November = LadyNerd month

picture from
Marie Curie – picture from

While every day should be LadyNerd Day, I would like to nominate November as LadyNerd Appreciation Month. And not just because it’s my birthday. I did a bit of internetting and found a few others to help me make a go of what could be called LadyNerdvember. Catchy.

If you’ve seen LadyNerd, you’ll know that I’m born on the same day as Marie Curie (1867) – discoverer of radioactivity and two new elements, two-time Nobel Prize winner, and the only person to date to win Nobels in two separate categories.

Madame Curie and I share a cake on November 7 with physicist Lise Meitner (1878) – one in a trio of scientists who discovered nuclear fission (whose story is cited as a notorious case of sexism that resulted in a Nobel snub – up there with Rosalind Franklin).

On November 7, the three of us blow out candles alongside current-day computer scientist Barbara Liskov who – among many other achievements, laid the groundwork for programming languages such as Java – was one of the first people in the US to earn a PhD in computer science (and the first woman to do so).  Like Marie Curie, and though nearly 80 years had passed, Liskov was rejected by a university (graduate school at Princeton, no less) because she was female. Not that this stopped either of them.

November is also the birth month of another one featured in LadyNerd: Hedy Lamarr. Touted then (and now) as the most beautiful woman in the world, this glamorous actress of Hollywood’s golden era also happened to be co-inventor of frequency hopping.  It was conceived in the hope that it might help the allies’ war efforts via radio-guided weaponry, but ultimately wound up in our mobile phones and wi-fi.  November 9, 2014, would have been her 100th birthday.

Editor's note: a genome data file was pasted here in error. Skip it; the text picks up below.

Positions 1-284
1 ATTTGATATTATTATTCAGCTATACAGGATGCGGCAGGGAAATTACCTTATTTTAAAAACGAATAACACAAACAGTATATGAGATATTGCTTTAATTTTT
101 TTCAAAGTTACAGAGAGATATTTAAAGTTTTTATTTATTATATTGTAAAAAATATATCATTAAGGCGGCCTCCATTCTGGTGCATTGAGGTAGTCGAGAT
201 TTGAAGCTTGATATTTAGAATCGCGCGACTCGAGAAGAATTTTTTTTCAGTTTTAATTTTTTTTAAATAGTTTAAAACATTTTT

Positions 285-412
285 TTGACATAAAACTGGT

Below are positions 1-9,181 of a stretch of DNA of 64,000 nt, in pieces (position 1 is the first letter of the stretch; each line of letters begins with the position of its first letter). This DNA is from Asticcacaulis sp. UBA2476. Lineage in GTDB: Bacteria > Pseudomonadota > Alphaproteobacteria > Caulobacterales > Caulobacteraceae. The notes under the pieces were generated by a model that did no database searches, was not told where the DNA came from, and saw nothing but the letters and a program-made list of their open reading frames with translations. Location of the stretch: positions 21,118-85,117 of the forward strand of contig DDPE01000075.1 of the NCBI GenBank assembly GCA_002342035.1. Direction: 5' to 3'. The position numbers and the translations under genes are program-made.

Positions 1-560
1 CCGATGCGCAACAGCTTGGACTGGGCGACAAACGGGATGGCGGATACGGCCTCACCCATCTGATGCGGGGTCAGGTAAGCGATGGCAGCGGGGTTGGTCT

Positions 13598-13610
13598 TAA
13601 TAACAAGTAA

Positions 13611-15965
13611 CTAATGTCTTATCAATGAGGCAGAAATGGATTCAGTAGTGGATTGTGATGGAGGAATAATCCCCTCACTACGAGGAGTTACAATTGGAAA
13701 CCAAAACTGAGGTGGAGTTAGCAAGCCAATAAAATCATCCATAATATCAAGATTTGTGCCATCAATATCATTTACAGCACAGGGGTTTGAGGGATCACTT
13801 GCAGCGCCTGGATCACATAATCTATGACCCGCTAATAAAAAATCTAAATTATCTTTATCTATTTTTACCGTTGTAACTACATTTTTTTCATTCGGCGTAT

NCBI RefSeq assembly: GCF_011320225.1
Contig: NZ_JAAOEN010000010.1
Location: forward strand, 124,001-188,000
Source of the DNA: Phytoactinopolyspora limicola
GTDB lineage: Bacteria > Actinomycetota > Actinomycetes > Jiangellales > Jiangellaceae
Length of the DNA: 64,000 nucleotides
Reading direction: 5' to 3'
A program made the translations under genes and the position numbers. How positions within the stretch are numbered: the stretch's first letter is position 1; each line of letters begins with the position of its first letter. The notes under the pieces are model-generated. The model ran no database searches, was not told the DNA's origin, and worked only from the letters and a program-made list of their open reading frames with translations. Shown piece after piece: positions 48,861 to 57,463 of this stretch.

No LadyNerdy list of mine is complete without a local representative, and here’s a current-day kicker: Australian-American Nobel laureate Elizabeth Blackburn, born November 26 in Hobart. A biological researcher, Blackburn discovered the enzyme telomerase, associated with telomeres – chromosome endings. Blackburn has investigated this enzyme in relation to stress, cancer, ageing and infection.  (And, coincidentally, I just read that the first clear biological evidence of a mind-body connection involves telomeres {biologist I clearly am not, but this is cool}).

Back to LadyNerdvember! (catchy!)

American women’s rights activist and pioneer, Elizabeth Cady Stanton was born on November 12, 1815. She wrote and lectured on women’s rights and led the campaign to get women the right to vote.  She also advocated for women’s right to divorce and, perhaps unsurprisingly, omitted “obey” from her marital vows. (It’s also rumoured that Tina Fey named her Mean Girls heroine Cady after both her college friend and suffragette Stanton.)

Finally, let’s look to the skies – Jerrie Mock, born November 22, was the first woman to fly solo around the world.  The mum of three took off 27 years after Amelia Earhart went missing attempting the same thing. After 29 days, 21 stops, and about 37,000km, Mock landed back in Ohio in 1964. She said: “Nobody was going to tell me I couldn’t do it because I was a woman.”

Look, they probably did. But she was too busy being awesome to notice.


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